National Assembly New regulatory authority to be established under approved Communications Bill |23 March 2023
Seychelles will soon see the establishment of a new independent regulator, the Seychelles Communications Regulatory Authority (SCRA), whose role will be to regulate and govern the broadcasting and electronic communications sector.
Under the new law, the SCRA will take decisions to promote the development of the sectors in Seychelles, and will also bear responsibility for granting different categories of licenses, instead of the Seychelles Licensing Authority (SLA) as is the case today.
At present, the two sectors are governed by the Broadcasting and Telecommunications Act, which came into force in 2000.
Under the current legal framework, operators in the broadcasting and telecommunications sectors are not issued a separate license for the frequencies which they use in their infrastructure and in offering such services, contrary to international best practices. However, the new Bill allows the SCRA to issue operators with a license for frequencies assigned specifically to them. The terms and general conditions for these licenses are included in the Bill itself.
Vice-President Ahmed Afif, who holds the portfolio for Information, Communications and Technology (ICT), on Tuesday explained that the SCRA will be governed by a seven-member board, appointed by the President.
In addition to the SCRA, the Bill also provides for the setting up of a Communications Tribunal who will hear and determine the merit in appeals relating to decisions, directions and orders given by the SCRA.
The Tribunal has powers to decide on fines for offences brought before it by the minister, with the maximum fine at R4 million.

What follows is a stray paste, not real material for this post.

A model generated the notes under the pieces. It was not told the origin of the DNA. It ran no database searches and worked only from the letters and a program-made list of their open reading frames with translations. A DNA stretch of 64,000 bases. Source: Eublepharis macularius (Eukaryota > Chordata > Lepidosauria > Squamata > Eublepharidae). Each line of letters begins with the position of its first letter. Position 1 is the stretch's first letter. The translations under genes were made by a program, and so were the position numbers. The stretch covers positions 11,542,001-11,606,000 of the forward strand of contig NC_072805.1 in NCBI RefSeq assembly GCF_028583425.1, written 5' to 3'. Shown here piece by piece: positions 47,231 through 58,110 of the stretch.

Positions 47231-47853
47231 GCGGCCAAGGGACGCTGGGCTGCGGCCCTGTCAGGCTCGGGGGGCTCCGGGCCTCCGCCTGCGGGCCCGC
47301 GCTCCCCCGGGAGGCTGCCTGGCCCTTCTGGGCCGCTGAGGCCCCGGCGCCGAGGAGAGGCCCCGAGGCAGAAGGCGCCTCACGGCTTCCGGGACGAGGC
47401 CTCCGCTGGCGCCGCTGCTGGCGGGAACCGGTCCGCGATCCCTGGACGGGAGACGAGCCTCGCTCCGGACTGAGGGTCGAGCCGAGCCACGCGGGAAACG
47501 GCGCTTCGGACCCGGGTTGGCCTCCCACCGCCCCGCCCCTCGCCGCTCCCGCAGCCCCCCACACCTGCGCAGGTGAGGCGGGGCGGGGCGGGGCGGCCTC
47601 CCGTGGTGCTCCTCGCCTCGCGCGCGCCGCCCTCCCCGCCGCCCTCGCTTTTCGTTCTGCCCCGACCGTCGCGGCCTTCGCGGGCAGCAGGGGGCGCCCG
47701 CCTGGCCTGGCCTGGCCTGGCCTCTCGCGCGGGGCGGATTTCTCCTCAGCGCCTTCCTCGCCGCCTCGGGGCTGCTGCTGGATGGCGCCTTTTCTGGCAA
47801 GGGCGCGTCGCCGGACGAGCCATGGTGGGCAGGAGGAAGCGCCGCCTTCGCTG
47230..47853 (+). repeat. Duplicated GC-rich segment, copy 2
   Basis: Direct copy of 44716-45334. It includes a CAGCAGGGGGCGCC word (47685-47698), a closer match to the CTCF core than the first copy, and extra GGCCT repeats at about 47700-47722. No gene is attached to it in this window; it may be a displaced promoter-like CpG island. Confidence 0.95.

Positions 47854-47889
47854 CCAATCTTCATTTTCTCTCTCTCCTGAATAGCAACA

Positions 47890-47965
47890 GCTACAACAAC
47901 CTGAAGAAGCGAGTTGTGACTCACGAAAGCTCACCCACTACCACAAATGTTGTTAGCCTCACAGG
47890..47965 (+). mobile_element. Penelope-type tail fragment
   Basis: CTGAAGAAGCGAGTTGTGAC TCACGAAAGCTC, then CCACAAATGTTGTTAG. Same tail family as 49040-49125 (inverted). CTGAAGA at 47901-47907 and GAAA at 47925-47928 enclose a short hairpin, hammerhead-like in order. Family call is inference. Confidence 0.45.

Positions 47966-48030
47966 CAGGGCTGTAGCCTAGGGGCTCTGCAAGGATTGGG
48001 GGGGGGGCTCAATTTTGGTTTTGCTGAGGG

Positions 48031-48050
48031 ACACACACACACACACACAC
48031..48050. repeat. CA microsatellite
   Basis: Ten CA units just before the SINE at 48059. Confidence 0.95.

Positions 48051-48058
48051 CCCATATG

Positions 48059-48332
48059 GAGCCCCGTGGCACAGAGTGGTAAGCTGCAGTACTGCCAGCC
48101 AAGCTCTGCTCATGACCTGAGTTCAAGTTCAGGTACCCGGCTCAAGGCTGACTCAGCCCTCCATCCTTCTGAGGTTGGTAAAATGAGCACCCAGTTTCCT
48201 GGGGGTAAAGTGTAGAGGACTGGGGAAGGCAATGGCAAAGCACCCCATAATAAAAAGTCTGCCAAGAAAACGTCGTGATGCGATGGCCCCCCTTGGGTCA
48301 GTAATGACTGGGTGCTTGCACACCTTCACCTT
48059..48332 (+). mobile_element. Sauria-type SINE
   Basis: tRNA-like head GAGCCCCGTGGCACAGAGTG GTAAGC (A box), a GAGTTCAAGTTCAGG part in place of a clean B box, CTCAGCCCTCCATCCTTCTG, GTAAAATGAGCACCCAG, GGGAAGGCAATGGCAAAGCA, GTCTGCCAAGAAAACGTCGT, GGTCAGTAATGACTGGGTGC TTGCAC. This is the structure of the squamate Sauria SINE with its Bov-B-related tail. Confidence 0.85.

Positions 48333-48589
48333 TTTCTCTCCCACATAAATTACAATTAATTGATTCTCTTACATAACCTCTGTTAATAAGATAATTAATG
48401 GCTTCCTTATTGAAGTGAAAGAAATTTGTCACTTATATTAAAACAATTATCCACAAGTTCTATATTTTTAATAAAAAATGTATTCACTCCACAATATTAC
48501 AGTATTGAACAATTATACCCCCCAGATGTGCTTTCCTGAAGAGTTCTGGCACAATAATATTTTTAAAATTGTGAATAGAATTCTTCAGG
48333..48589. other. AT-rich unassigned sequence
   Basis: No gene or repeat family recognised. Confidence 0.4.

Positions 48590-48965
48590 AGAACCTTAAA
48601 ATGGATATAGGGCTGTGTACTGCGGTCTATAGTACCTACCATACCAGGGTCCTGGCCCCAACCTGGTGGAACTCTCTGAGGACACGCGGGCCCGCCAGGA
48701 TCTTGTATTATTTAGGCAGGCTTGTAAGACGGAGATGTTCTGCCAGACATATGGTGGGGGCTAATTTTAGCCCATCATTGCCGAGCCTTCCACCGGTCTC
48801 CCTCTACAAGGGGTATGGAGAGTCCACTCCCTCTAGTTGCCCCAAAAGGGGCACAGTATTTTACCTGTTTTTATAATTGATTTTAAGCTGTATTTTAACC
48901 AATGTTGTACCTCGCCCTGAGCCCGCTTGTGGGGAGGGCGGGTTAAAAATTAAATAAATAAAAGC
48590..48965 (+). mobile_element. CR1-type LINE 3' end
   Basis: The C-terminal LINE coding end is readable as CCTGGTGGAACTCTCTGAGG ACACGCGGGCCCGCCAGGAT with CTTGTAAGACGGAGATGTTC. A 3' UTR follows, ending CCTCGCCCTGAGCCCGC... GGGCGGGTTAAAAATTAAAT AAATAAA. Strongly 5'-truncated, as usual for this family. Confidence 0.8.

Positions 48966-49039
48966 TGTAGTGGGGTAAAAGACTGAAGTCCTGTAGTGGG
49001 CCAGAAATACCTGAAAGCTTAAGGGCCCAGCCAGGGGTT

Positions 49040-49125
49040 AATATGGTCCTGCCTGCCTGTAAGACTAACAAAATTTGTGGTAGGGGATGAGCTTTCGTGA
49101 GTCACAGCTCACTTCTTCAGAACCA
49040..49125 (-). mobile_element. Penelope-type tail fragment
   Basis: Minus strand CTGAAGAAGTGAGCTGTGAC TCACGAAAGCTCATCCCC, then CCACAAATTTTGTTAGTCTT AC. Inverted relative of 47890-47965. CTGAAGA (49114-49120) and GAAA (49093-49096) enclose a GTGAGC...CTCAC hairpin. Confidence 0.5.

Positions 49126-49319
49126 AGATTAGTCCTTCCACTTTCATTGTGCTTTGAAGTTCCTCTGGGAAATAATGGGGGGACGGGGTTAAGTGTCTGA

As such, the ministry’s role will be to put in place policies and regulations.
The new law will repeal and replace the Broadcasting and Telecommunications Act (2000), and is in line with international best practices.
It incorporates important concepts, including consultation, competition, consumer protection, number portability, connections between operators in the sector, access to services, the distribution and use of infrastructure, the administration of numbers and electronic addresses, complaints management and dispute resolution, among others.
“Over the years, there have been much developments in both sectors, due to the globalisation of the market in both sectors, considerable advancement in technology, changes in consumer choices and behaviour, and the increase in the number of companies engaged in the two sectors in Seychelles,” Vice-President Afif said.
“Therefore, it is important to update the legal framework to ensure that it is abreast of developments that have occurred over the years, and which are likely to happen in the foreseeable future,” Vice-President Afif noted.
The new legal framework will allow government to accomplish objectives set for the sector, namely, facilitating the two sectors, promoting investments and innovation in facilities and electronic communications infrastructure, and encouraging, promoting and reinforcing sustainable competition in the ICT sector.
Consumers will also be able to access better value in terms of quantity and quality of service, and more competitive prices.
Among other provisions of the Bill are number portability which is to be prescribed in a separate set of regulations, and further provisions which permit individuals or businesses who wish to import radio equipment with the intention of renting out or selling these equipment to do so, under a Dealer license.
Moreover, the Bill covers all broadcasting activities including satellite services, such as DSTV which are not currently provided for the by current legal framework.
Despite being met with a lot of questions regarding confidentiality and privacy, the Bill was approved by 19 votes.
Seven United Seychelles (US) members voted against.